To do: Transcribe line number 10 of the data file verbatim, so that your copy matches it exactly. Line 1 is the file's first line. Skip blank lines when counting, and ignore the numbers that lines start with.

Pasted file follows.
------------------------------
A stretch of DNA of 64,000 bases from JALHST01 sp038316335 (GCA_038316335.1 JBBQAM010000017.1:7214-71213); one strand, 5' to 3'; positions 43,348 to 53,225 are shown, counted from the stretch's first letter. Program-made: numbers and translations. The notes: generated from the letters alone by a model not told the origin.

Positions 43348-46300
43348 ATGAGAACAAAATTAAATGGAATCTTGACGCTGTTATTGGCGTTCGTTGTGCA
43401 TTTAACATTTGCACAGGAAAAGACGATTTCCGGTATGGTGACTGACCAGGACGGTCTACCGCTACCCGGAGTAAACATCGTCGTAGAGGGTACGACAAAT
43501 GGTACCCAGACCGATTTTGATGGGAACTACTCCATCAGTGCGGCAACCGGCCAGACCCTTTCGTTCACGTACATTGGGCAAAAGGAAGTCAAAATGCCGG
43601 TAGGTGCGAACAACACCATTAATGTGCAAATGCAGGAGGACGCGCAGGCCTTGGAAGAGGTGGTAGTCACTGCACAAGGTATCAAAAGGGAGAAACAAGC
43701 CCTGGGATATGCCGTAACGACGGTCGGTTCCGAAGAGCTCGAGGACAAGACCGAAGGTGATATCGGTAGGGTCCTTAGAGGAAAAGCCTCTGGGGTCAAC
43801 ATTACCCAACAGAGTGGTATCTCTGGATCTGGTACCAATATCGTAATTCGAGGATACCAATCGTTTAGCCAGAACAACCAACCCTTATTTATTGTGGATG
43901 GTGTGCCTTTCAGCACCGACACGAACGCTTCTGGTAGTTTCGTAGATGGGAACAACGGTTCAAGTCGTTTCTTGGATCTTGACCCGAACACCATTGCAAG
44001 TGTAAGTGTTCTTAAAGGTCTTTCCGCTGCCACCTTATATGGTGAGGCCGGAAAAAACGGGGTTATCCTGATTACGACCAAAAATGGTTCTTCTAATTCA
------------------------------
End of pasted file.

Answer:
44001 TGTAAGTGTTCTTAAAGGTCTTTCCGCTGCCACCTTATATGGTGAGGCCGGAAAAAACGGGGTTATCCTGATTACGACCAAAAATGGTTCTTCTAATTCA